The Colorado flathead catfish record has not just been broken, it was destroyed.
The new record fish almost doubled the previous record of 15 pounds 6 ounces and 32 2/8-inch long fish. The new record was set by angler Tony Chavez who was fishing just below John Martin Reservoir in southeastern Colorado. His record breaking catch came in at 27 pounds 3.68 ounces and measured 39 9/16 inches long. He caught it while using chicken livers as bait.
The flathead catfish were stocked off and on from 1994 to 2009 and have been known to grow much larger in other parts of the country where 50-pound fish are caught regularly. The world record for flathead catfish is a whopping 123 pounds 9 ounces.
While John Martin Reservoir will probably not be producing the next world record, Colorado anglers should be glad to know that there are probably even larger fish swimming around the southeast Colorado lake. Large fish have shown up in Colorado Parks and Wildlife (CPW) population sampling by fisheries crews, meaning this lake is primed to produce more big flathead catfish.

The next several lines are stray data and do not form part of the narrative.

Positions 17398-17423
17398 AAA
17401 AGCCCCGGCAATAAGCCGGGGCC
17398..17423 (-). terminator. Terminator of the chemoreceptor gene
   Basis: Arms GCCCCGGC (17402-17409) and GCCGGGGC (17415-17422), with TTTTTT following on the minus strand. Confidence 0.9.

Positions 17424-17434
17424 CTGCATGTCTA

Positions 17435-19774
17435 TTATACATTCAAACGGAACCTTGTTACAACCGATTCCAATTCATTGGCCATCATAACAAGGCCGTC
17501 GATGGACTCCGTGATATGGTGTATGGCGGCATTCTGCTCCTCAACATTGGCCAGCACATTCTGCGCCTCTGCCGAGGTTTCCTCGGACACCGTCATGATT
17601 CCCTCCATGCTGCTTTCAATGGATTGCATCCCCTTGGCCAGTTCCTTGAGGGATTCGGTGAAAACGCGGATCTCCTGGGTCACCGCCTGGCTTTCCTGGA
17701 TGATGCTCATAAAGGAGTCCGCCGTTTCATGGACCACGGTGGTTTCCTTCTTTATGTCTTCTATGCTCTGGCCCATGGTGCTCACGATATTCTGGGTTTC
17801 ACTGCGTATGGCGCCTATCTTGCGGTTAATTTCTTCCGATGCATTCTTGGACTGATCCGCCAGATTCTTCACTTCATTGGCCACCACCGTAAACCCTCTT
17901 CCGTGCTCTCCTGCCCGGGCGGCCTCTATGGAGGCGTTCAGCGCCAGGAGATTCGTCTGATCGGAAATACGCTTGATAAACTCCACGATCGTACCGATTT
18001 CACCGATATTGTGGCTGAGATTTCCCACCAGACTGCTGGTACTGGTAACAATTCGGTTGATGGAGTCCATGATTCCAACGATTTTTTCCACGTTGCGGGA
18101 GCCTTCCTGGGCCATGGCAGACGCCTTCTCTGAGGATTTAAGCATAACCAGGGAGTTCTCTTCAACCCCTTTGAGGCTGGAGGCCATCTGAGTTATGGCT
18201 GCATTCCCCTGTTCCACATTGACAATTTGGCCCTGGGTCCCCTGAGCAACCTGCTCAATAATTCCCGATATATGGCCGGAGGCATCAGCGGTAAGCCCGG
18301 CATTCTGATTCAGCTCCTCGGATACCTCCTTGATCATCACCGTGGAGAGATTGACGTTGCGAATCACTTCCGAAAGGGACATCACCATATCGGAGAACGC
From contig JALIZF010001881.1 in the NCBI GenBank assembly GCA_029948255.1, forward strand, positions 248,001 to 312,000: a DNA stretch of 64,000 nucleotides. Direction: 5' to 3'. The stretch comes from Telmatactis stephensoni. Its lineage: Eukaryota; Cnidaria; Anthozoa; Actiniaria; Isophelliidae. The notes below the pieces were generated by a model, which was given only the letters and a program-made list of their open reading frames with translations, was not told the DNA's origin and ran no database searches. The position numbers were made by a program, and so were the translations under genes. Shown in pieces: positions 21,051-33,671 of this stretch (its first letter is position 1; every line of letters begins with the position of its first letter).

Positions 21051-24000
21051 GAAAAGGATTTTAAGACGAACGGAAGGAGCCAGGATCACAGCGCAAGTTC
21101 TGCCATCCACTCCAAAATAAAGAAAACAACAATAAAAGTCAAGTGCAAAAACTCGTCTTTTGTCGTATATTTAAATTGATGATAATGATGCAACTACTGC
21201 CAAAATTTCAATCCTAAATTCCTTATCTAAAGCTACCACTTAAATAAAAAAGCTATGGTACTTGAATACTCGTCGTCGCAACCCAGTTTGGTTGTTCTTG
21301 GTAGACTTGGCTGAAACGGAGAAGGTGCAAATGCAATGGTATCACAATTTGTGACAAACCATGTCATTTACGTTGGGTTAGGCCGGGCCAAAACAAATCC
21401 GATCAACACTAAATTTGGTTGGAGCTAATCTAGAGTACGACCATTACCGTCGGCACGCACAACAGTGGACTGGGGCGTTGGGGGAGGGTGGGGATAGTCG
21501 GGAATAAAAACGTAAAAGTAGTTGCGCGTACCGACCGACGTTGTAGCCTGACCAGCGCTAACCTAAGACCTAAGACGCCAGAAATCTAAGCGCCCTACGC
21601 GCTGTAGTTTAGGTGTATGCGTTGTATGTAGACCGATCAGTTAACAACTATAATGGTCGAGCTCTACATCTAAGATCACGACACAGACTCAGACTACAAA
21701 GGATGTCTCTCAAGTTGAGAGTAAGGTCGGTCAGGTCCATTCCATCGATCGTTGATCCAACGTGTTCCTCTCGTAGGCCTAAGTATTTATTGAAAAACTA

The fish that were originally stocked in the lake came from Arkansas when there was availability through trades. Now CPW believes that the population is self-sustaining so hopefully further stockings will not be required to maintain the fishery.
Aquatic Biologist Jim Ramsay from CPW says:
We are really excited for Tony and for John Martin Reservoir. It is gratifying to see a fish of this size caught in southeastern Colorado. This fish was taken from the stilling basin below John Martin Dam which means the fish escaped from the main reservoir during water releases.
CPW has a rigorous certification procedure for potential record fish. In addition to being weighed on a certified scale, a CPW biologist is required to examine the fish before it is frozen or altered in any way. To see more Colorado records by weight, you can visit the CPW website.
If you decide to go and try to catch a flathead catfish at John Martin Reservoir, Ramsay recommends fishing along the dam as well as near rocky points on the north and south shorelines.